At the half-way mark, Peter Silva, Senior Security Solutions Marketing Manager at F5 Networks, reviews 2019 from the technology and allied industries standpoint. Here’s how he sees it…


Many personal records are half empty due to the continued rash of intrusions while the crooks are half full of our personal information, along with many ransom payments. Cyberattacks, data breaches, and ransomware have brought 2019’s total to around 5.9 billion exposed records through April.

That’s around 1.46 billion a month. I continue to get alerts for one of my email addresses being found on the dark web. Healthcare, social media, automotive, municipalities, retail, tech companies, restaurants, governments, and pretty much any industry that has an internet connection is a target.

There has certainly been a rise in ransom payments to unlock data and the rise in cyber insurance as the cost of breaches continues to grow. According to Ponemon, the global average cost of a data breach for 2018 is $3.86 million (but can go as high as $8 million), up 6.4% from the previous year. About $148 per record. The mean time to discover a breach is over 100 days. If you can contain it within a month, you’ll save a bunch.

Cloud computing

RightScale 2019 State of the Cloud Survey notes that multi-cloud is the preferred enterprise strategy. 84% of enterprises have a multi-cloud strategy in place. Those with a hybrid cloud (public plus private) sit at 58%. One thing is certain, public cloud adoption is growing, with 91% deployed, and companies plan to spend 24% more on public cloud in 2019 vs. 2018.

In previous years, we saw enterprises using an average of around three clouds. That’s now jumped to five clouds on average. The challenge now is not whether to go to the cloud, but rather it is all about managing and optimizing costs. A lot has changed from the 2015 Half Report when cloud was finally becoming a viable option.

Amazon launched AWS 13 years ago. Azure is almost a decade old. We’ve got hybrid cars, hybrid corn, hybrid cats, and hybrid clouds, but The Cloud is Still a Datacenter Somewhere so, you get the idea. Cloud seems to be more than half full as the industry grows and more stuff gets put there.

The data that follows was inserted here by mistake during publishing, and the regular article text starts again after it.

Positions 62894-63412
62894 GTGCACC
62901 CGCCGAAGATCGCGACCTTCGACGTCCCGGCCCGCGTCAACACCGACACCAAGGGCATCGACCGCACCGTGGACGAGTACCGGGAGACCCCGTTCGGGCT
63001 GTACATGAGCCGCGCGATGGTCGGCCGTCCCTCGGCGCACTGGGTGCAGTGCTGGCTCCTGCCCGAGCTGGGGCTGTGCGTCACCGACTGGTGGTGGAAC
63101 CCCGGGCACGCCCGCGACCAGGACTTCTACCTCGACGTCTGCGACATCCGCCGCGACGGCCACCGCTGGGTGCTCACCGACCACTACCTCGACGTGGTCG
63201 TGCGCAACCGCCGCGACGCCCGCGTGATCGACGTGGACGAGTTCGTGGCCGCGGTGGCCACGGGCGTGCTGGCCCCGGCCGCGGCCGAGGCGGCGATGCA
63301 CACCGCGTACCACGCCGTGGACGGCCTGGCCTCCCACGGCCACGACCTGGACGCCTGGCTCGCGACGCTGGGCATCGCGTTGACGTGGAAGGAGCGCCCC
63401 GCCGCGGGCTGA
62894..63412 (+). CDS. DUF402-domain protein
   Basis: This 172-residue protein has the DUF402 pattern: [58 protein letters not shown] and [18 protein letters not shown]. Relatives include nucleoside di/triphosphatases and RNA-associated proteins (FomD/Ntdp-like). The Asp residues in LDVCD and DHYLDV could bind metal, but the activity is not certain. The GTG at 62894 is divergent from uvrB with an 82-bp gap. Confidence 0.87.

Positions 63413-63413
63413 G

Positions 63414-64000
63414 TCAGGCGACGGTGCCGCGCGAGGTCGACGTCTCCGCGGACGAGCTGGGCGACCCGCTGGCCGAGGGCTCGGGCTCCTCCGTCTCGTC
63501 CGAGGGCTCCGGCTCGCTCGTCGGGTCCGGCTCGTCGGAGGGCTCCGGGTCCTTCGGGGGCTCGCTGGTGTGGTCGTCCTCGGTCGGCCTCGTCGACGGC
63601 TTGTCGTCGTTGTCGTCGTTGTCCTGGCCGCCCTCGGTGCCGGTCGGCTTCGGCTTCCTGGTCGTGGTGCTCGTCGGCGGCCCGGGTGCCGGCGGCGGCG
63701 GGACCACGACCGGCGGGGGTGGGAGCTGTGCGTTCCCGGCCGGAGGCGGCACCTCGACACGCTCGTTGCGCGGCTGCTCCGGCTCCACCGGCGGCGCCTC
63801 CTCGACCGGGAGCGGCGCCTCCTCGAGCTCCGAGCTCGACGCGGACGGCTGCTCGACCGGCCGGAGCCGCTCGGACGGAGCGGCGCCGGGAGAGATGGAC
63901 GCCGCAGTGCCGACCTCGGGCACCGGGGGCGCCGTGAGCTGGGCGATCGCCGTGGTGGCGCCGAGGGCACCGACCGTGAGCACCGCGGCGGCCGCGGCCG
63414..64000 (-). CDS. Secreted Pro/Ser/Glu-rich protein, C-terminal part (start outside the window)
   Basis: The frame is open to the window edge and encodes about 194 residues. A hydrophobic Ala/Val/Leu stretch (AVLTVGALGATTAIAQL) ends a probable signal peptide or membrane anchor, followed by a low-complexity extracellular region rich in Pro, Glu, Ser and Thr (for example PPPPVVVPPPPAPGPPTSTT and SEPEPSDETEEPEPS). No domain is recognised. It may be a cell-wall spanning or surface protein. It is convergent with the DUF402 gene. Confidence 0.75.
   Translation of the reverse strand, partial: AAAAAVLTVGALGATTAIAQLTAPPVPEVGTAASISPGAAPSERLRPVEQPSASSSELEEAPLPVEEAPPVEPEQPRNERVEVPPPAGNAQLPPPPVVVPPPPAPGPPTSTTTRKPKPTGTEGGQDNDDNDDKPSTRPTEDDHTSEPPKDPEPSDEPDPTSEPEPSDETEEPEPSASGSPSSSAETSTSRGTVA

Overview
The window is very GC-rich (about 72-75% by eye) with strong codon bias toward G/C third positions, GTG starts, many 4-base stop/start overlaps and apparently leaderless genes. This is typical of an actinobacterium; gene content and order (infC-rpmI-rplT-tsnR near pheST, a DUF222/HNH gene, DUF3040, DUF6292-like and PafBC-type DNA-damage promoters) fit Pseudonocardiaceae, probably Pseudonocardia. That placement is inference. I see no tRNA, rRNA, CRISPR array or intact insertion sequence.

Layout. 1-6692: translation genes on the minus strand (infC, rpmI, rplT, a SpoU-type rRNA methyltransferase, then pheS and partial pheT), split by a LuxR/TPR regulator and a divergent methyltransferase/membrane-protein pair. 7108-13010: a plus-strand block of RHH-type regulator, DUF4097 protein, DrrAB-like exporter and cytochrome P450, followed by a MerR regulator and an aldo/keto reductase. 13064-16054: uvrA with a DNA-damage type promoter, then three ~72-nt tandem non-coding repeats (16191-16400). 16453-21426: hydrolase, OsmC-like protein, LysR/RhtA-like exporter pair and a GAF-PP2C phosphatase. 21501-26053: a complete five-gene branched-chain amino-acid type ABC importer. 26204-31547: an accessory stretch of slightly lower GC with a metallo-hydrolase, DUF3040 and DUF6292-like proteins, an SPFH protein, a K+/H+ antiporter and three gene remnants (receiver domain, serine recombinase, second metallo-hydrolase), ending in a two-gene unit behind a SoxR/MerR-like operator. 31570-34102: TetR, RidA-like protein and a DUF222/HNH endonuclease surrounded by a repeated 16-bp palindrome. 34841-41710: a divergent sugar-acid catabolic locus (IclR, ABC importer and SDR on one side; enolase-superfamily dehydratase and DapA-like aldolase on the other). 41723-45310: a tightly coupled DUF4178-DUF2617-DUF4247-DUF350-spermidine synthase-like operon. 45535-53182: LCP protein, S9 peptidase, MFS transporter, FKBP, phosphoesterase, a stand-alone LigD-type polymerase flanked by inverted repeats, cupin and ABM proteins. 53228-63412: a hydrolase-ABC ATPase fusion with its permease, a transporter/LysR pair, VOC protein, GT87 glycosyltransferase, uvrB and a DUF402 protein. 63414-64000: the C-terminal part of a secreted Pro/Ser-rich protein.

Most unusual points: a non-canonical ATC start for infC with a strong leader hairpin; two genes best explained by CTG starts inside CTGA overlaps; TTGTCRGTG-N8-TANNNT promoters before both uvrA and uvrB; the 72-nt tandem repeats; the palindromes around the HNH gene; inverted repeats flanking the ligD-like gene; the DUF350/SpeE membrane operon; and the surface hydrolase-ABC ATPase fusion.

DNS is one of the most important (and fragile) components of a functioning internet. EfficientIP in conjunction with IDC released their 2019 Global DNS Threat Report and, over the last year, DNS attacks have increased 34%. 82% of surveyed organisations have been hit with a DNS attack. That’s an average of nine DNS attacks per organisation.

Most upsetting is that 63% suffered application downtime due to the attack and 27% had business downtime. Apps are the business these days. The cost of attacks? That’s also jumped 49%, topping the $1 million mark per attack. Methods include phishing (47%), malware-based (39%), and the old standby DDoS (30%).

The need for DNS continues to indicate things may be half-full in a cracked glass. The never-ending influx of connected nouns means DNS will continue to be a valuable target.


We are mobile, our devices are mobile, and the applications we access are mobile. Mobility, in all its iterations, is a huge enabler and concern for enterprises. BYOD, an old term by today’s standards, is still at play with that market hitting $367-billion by 2022.

Tech tools continue to expand, and it’ll only get worse as we start wearing our connected clothing to the office. 5G, AR, mobile payments, APIs, the rise of instant or on-demand apps and hopefully more attention to security (since we’re now joined at the hip with our devices) are all at play. Mobile is certainly half full and there is no emptying it now.


Around half of all Internet traffic is bot-related. There are good bots like search engines, crawlers, chats, and others that play by the rules. Then there’s the bad bots – those that launch DDoS, account takeover, scraping, surveillance, ad fraud, brute force, and other nasties for the unscrupulous ones. These can impact business intelligence, cost money, cause havoc, generate unwanted traffic, and otherwise disrupt business. While you might not have thought about it much, it’s important to have a bot management strategy.

Half empty or half full?

I’m sure 2019’s second half will bring more amazement, questions and wonders. There’s that old notion that if you see a glass half full, you’re an optimist, and if you see it half empty you are a pessimist. I think you need to understand what state the glass itself was in before the question. Was it empty and filled halfway or was it full and poured out? There’s your answer.

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